28. Laver M, Schofield N (1998) Multiparty government. The politics of coalition in Europe. The University of Michigan Press, An Arbor, MIGoogle Scholar
  29. López Nieto L (2001) Las Cortes Generales. In: Alcántara M, Martínez A (eds) Política y Gobierno en España. Tirant lo Blanch, pp 215–242Google Scholar
  30. Majone G (2001) Nonmajoritarian institutions and the limits of democratic governance: a political transaction-cost approach. J Inst Theor Econ 157:57–78CrossRefGoogle Scholar
  31. Maltzman F (1997) Competing principals: committees, Parties and the Organization of Congress. University of Michigan Press, Ann Arbor, MIGoogle Scholar
  32. McCubbins MD (2005) Legislative process and the mirroring principle. In: Ménard C, Shirley MM (eds) Handbook of New Institutional Economics. Springer, Dordrecht, pp 123–147CrossRefGoogle Scholar
  33. Menard C, Shirley M (2005) Handbook of New Institutional Economics. Springer, DordrechtCrossRefGoogle Scholar
  34. Montero JR (1998) Stablishing the democratic order: electoral behaviour in Spain. West Eur Polit 21(4):53–79CrossRefGoogle Scholar
  35. Morán LM (1996) Renewal and permanency of the Spanish members of parliament, 1977–1993, WP 1996/81. Instituto Juan March, MadridGoogle Scholar
  36. North DC (1990a) Institutions, institutional change and economic performance. Cambridge University Press, CambridgeGoogle Scholar
  37. North DC (1990b) A transaction cost theory of politics. J Theor Polit 2(4):355–367CrossRefGoogle Scholar
  38. North DC (1991) Institutions. J Econ Perspect 5(1):97–112Google Scholar
  39. North DC (1999) In anticipation of the marriage of political and economic theory. In: Alt J, Levi M, Ostrom E (eds) Competition and cooperation. Conversations with nobelists about economics and political science. Russell Sage, New York, pp 314–317Google Scholar
  40. Owens JE (1997) The return of party government in the US house of representatives: central leadership – committee relations in the 104th Congress. Br J Polit Sci 27:247–272CrossRefGoogle Scholar
  41. Polsby NW (1968) The institutionalization of the U.S. house of representatives. Am Polit Sci Rev 62(1):144–168CrossRefGoogle Scholar
  42. Polsby NW, Schickler E (2001). Landmarks in the study of Congress since 1945: sketches for an informal history. In: Annual meeting of the APSA, San FranciscoGoogle Scholar
  43. Sánchez de Dios M (1999) Parliamentary party discipline in Spain. In: Bowler S et al (eds) Party discipline and parliamentary government. Ohio State University Press, Columbus, OH, pp 141–162Google Scholar
  44. Schofield N (2009) The political economy of democracy and tyranny. Oldenbourg, MunichGoogle Scholar
  45. Schofield N, Sened I (2006) Multiparty democracy: elections and legislative politics. Cambridge University Press, CambridgeCrossRefGoogle Scholar
  46. Shepsle KA (1978) The giant jigsaw puzzle: democratic committee assignments in the modern house. University of Chicago Press, Chicago, ILGoogle Scholar
  47. Shepsle KA, Weingast BR (1987) The institutional foundations of committee power. Am Polit Sci Rev 81(1):85–104CrossRefGoogle Scholar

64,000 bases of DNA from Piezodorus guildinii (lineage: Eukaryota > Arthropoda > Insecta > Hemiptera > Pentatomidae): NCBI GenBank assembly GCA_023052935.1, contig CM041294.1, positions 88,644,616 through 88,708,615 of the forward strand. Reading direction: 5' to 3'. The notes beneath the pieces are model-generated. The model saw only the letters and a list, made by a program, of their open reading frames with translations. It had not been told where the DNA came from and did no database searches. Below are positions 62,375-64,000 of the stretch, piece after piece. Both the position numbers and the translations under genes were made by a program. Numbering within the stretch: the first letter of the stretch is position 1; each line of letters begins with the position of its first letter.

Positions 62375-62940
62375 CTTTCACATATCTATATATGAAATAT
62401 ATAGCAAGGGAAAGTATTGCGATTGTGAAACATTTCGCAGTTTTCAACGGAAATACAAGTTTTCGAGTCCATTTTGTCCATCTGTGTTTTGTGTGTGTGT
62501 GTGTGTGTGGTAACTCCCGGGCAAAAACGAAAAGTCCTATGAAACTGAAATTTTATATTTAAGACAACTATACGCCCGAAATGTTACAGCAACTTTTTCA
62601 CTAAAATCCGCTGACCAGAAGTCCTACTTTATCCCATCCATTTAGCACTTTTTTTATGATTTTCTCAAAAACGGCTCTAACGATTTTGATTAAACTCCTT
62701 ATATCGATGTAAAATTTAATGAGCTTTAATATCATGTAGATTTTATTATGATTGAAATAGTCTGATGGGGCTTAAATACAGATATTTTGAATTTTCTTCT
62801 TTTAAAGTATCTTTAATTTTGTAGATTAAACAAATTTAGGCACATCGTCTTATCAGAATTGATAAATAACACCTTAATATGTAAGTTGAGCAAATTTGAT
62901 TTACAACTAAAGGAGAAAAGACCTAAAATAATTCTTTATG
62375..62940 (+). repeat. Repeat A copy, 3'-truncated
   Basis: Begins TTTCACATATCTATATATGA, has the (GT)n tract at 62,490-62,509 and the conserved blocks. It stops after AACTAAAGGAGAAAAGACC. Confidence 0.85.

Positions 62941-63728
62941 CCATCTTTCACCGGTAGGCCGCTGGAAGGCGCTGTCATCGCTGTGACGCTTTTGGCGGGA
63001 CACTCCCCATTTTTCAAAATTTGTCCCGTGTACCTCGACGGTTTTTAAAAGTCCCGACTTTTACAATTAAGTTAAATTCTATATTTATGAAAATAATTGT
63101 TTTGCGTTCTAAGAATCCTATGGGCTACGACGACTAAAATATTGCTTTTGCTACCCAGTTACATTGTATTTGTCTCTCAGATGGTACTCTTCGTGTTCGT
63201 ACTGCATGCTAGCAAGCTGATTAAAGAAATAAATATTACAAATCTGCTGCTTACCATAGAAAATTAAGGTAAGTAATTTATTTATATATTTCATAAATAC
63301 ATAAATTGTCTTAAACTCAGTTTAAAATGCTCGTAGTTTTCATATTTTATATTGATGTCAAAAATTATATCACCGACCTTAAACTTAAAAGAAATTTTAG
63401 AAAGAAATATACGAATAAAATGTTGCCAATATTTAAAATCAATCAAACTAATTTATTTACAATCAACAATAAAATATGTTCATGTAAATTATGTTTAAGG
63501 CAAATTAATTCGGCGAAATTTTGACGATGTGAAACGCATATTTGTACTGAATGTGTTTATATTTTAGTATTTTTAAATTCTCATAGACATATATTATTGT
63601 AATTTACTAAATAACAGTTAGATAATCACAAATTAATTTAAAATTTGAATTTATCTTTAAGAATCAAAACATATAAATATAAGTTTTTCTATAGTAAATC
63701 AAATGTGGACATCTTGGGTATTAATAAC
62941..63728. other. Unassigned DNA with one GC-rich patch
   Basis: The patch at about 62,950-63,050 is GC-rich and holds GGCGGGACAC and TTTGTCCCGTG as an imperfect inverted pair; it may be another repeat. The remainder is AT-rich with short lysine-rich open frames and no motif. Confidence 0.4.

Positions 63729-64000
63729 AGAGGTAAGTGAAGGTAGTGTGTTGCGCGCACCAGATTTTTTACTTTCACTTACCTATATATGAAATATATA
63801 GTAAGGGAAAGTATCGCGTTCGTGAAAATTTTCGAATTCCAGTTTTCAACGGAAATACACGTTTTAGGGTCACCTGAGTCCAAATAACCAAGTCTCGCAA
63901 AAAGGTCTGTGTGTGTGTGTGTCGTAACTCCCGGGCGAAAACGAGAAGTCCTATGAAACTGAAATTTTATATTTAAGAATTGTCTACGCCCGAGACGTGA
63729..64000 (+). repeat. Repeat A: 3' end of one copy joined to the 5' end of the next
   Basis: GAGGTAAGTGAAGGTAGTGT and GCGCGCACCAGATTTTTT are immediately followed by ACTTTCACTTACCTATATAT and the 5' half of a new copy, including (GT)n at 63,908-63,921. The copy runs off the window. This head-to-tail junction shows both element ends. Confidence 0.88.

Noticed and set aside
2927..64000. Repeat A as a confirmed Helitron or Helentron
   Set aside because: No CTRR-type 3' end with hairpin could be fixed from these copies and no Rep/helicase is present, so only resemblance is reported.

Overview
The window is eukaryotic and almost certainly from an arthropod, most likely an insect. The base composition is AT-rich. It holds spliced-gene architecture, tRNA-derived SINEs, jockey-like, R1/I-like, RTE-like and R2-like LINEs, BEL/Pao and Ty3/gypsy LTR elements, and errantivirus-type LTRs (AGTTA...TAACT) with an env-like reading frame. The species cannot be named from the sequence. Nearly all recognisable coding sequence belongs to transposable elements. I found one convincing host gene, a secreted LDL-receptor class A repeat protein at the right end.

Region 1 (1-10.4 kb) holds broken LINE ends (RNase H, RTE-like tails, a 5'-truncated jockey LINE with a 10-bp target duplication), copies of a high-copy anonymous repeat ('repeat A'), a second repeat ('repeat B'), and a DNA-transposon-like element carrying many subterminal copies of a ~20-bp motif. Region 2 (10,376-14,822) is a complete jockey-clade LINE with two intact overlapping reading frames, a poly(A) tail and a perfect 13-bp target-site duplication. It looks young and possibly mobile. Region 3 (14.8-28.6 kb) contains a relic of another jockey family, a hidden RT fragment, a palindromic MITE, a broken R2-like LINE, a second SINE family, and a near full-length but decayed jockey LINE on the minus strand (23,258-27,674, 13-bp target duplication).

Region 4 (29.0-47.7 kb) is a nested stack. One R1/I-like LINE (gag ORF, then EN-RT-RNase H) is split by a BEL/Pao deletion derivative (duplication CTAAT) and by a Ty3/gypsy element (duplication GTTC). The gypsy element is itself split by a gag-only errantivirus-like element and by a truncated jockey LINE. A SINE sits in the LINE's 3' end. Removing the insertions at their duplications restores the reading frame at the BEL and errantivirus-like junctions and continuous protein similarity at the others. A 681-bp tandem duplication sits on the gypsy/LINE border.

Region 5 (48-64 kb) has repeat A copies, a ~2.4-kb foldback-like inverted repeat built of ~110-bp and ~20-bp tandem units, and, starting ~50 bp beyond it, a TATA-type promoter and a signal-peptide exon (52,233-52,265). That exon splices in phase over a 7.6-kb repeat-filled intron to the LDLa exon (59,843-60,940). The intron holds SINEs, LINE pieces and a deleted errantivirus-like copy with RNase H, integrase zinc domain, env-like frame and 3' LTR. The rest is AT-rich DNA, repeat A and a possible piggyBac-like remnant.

48. Shepsle KA, Weingast BR (1995) Positive theories of congressional institutions. The University of Michigan Press, Ann Arbor, MIGoogle Scholar
  49. Spiller PT, Tommasi M (2003) The institutional foundations of public policy: a transactions approach with applications to Argentina. J Law Econ Org 19(2):281–306CrossRefGoogle Scholar
  50. Spiller PT, Tommasi M (2007) The institutional foundations of public policy in Argentina. A transaction cost approach. Cambridge University Press, CambridgeGoogle Scholar
  51. Toboso F, Scorsone E (2010) How much power to tax do regional governments enjoy in Spain since the 1996 and 2001 reforms? Reg Fed Stud 20(2):157–174CrossRefGoogle Scholar
  52. Tsebelis G (1995) Decision making in political system: veto players in presidentialism, parliamentarism, multicameralism and multipartism. Br J Polit Sci 25:289–325CrossRefGoogle Scholar
  53. Uhr J (2006) Bicameralism. In: Rhodes RAW, Binder SA, Rockman BA (eds) Oxford handbook of political science. Oxford University Press, Oxford, pp 475–494Google Scholar
  54. Uriarte E (2000) La política como vocación y como profesión: análisis de las motivaciones y de la carrera política de los diputados españoles. Revista Española de Ciencia Política 3:97–124Google Scholar
  55. Uslaner EM, Zittel T (2006) Comparative legislative behavior. In: Rhodes RAW, Binder SA, Rockman BA (eds) Oxford handbook of political science. Oxford University Press, Oxford, pp 455–473Google Scholar
  56. Weingast BR, Marshall WJ (1988) The industrial organization of congress; or, why legislatures, like firms, are not organized as markets. J Polit Econ 96:132–163CrossRefGoogle Scholar
  57. Williamson OE (1975) Markets and hierarchies. The Free Press, New YorkGoogle Scholar
  58. Williamson OE (1985) The economics institutions of capitalism: firms, markets, relational contracting. The Free Press, New YorkGoogle Scholar
  59. Williamson OE (2000) The New Institutional Economics: taking stock, looking ahead. J Econ Lit 38:595–613CrossRefGoogle Scholar

Copyright information

© Springer-Verlag Berlin Heidelberg 2011

Authors and Affiliations

  1. 1.Faculty of EconomicsUniversity of VigoVigoSpain

Personalised recommendations